He had become so accustomed to the ever present guard that the big man had virtually become invisible to Simon. The last time he even abstractly recalled his escort being there had been at the old butcher’s shop – the ritual. He had been led to the room where his fellow recruits had met their fate… the next thing he recalled he awoke in a bed in an hospital he did not know existed – probably didn’t exist… or at the very least an obscure clinic, the wing of which did not exist.
He was growing accustomed to the complex and clandestine organization of the Lazarus. Many different facilities scattered throughout the region. Each functional and each aligned with a front of some sort. Some were legitimate operating companies. Others were buildings perpetually available for alleged lease, he assumed by a property manager that was part of the Lazarus Group’s holdings.
It hadn’t even occurred to him to test the length of his leash. He had spent the last few days on the farm where the lion’s share of his preliminary training had occurred. He had taken the tunnels from building to building, but had not taken one step outside. He had come habituated during his pre-ritual indoctrination to not even consider trying.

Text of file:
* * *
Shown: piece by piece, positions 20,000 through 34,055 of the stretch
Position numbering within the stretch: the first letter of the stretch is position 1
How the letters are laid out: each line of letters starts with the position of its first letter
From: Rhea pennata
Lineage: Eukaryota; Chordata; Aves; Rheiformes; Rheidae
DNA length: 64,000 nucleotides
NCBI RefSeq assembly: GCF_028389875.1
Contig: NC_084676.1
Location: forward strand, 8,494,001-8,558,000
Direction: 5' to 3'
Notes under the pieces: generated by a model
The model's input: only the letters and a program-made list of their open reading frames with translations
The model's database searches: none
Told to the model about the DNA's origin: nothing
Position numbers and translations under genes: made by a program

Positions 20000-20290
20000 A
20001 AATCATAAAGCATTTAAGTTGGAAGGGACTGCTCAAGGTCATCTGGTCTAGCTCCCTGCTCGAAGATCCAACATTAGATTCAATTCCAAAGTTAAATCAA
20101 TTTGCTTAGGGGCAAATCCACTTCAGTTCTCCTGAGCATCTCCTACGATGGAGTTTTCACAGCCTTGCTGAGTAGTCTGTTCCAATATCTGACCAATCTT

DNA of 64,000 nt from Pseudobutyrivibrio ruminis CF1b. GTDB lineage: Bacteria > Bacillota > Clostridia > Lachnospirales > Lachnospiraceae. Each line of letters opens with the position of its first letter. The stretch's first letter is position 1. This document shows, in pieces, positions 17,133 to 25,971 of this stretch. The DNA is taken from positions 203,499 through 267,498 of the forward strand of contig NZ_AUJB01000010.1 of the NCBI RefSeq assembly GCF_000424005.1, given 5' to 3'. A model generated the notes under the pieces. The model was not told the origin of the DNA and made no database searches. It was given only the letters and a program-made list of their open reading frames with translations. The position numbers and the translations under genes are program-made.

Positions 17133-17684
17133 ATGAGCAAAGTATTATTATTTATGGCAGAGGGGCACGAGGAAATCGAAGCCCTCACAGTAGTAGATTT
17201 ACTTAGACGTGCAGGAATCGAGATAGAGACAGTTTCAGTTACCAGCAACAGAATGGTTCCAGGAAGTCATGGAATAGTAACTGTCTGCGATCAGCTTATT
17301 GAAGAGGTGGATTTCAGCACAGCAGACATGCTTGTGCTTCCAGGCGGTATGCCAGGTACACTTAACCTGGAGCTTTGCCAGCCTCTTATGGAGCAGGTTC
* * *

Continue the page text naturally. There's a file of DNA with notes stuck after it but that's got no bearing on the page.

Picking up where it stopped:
I wonder if they’ll stop me now?
The lock audibly disengaged with an automatic click as he approached. He gave a friendly wave to the security camera though he had no idea who watched from the other side, he just knew that before the transformation the door only clicked when he was chaperoned by an established representative of the Lazarus.
He stepped across the threshold and was outside.
Even with cloud cover, the daylight was bright. Far brighter than the muted glow that lit the entirety of the interior of the farm. He had got used to the dim light and he’d been down there for days. It was no wonder he was sensitive. In fact, it was beyond irritating. Painful.
He’d have to find some sunglasses at his first opportunity, but first he’d have to figure out how to find his way into town.
He wasn’t even sure where exactly he was. Somewhere up the valley, hopefully still within the regional transit system, otherwise the undoubtedly long walk he had ahead of him would be even worse.